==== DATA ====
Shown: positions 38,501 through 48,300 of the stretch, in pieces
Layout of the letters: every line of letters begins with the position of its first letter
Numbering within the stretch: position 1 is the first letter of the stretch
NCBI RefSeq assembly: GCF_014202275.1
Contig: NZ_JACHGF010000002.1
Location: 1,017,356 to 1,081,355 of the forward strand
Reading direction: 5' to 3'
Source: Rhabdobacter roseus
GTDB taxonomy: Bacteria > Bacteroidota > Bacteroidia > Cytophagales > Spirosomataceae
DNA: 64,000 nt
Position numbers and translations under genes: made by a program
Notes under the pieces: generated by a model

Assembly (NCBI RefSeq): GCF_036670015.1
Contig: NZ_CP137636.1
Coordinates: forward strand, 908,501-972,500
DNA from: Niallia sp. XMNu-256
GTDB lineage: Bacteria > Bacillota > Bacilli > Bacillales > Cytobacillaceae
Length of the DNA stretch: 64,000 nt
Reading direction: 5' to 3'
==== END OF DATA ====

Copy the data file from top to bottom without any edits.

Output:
Shown: positions 38,501 through 48,300 of the stretch, in pieces
Layout of the letters: every line of letters begins with the position of its first letter
Numbering within the stretch: position 1 is the first letter of the stretch
NCBI RefSeq assembly: GCF_014202275.1
Contig: NZ_JACHGF010000002.1
Location: 1,017,356 to 1,081,355 of the forward strand
Reading direction: 5' to 3'
Source: Rhabdobacter roseus
GTDB taxonomy: Bacteria > Bacteroidota > Bacteroidia > Cytophagales > Spirosomataceae
DNA: 64,000 nt
Position numbers and translations under genes: made by a program
Notes under the pieces: generated by a model

Assembly (NCBI RefSeq): GCF_036670015.1
Contig: NZ_CP137636.1
Coordinates: forward strand, 908,501-972,500
DNA from: Niallia sp. XMNu-256
GTDB lineage: Bacteria > Bacillota > Bacilli > Bacillales > Cytobacillaceae
Length of the DNA stretch: 64,000 nt
Reading direction: 5' to 3'